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On 20 September, the European Commission launched its long-awaited Communication Supporting growth and jobs – an agenda for the modernisation of European higher education. The 16-page document builds on a 2006 text on the same theme and is accompanied by a “staff working document” with background data.
The Communication is made up of two main parts. Part one addresses the level of member states and higher education institutions, part two focuses on the Community (EU) level. The document revisits many of the same issues and ideas that have permeated the Commission’s consideration of modernisation in European higher education in recent years. ‘Quality’, for example, with a wide variety of meanings, is referred to frequently.
More concretely, and with a view to the future, the modernisation agenda confirms the Commission’s plans, already announced in the recent proposals for the 2014 - 2020 framework budget (Multiannual Financial Framework), to increase Community spending on education, training, research and innovation very considerably. It also repeats the European Commission’s intention to unite under one roof the present Lifelong Learning Programme, the Erasmus Mundus scheme, and the Union’s funding instruments in the field of youth. The new mega-scheme to emerge from this is to be called Education Europe (and thus, coincidentally, will carry the same name as the ACA newsletter). The Erasmus ‘strand’ of Education Europe will also support degree mobility at the Master’s level, in addition to temporary mobility at all levels. As has been the case with every new generation of EU programmes, ‘simplification’ is promised to programme beneficiaries. This promise is also made for the area of research and innovation, where the Framework Programme (currently FP7) is to be merged with the Competitiveness and Innovation Programme, and initiatives such as the European Institute of Technology (EIT).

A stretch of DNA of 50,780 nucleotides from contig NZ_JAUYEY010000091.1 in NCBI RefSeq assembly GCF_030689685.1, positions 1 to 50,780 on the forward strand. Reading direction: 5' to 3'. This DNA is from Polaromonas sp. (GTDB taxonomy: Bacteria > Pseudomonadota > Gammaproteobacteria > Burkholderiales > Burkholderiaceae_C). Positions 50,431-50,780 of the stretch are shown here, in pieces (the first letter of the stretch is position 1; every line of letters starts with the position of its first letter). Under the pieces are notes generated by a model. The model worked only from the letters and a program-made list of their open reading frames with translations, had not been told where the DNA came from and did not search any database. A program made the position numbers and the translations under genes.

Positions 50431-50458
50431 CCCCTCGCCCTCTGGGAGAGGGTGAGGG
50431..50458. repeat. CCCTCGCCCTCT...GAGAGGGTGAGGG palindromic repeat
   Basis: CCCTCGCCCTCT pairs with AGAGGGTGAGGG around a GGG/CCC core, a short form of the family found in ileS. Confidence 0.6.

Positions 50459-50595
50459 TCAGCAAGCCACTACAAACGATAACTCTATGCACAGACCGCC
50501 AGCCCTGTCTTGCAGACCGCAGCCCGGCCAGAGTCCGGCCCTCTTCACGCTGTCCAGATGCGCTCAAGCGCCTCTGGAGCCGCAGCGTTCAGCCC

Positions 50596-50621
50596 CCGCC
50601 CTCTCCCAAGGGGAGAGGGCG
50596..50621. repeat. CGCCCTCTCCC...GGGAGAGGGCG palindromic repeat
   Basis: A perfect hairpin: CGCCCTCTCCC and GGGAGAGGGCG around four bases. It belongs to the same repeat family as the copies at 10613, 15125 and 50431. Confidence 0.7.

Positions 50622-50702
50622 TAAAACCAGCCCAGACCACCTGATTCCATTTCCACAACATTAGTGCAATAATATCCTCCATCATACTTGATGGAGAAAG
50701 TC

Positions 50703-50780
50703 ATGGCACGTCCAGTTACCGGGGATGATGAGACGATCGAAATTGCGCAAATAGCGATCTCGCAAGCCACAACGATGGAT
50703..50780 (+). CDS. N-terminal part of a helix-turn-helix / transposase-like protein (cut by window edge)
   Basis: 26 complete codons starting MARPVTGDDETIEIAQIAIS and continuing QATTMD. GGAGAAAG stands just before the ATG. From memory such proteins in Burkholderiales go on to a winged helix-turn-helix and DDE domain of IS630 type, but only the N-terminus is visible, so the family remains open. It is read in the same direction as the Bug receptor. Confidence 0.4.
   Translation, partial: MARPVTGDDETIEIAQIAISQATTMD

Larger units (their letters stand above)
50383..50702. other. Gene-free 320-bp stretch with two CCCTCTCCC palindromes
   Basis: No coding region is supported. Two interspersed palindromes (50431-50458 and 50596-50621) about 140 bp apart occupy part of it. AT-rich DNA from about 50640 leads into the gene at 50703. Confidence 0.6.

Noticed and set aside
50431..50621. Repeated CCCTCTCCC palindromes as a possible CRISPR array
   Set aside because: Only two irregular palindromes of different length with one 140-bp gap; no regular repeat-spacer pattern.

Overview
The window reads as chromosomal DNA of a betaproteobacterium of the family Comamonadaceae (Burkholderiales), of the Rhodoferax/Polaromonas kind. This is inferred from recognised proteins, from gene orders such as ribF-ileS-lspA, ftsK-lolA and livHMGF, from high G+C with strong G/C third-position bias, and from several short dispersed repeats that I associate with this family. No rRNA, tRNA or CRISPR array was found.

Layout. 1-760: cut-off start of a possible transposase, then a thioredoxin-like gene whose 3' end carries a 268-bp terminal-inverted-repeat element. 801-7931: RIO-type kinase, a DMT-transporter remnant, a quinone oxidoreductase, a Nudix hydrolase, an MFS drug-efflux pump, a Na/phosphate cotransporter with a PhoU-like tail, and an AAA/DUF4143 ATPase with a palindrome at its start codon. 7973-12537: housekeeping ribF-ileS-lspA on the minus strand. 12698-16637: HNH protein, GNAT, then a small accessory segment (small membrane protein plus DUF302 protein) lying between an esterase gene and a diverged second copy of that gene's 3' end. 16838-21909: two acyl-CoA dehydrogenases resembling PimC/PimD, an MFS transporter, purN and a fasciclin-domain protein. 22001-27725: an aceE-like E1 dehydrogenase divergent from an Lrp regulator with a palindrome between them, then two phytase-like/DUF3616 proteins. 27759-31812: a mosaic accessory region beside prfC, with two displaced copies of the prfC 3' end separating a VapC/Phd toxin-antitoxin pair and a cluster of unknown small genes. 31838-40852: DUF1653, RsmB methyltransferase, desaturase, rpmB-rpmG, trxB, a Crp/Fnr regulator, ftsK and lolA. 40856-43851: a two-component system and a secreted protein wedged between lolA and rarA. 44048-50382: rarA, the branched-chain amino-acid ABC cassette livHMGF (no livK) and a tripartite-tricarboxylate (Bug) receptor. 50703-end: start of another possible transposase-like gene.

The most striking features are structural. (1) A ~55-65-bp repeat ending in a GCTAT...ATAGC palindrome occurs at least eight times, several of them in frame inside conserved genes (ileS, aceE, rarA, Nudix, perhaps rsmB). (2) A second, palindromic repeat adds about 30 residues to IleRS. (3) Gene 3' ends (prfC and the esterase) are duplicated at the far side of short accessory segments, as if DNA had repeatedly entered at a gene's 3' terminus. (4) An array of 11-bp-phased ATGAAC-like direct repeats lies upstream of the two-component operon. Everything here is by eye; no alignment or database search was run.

The Communication makes minor mention of the “external dimension” of European higher education, for example with general pledges like the one to increase the inflow of non-European students and, particularly, young researchers. More may be revealed on this front next year, however, as there are plans for a separate Communication on “internationalisation” for the autumn of 2012.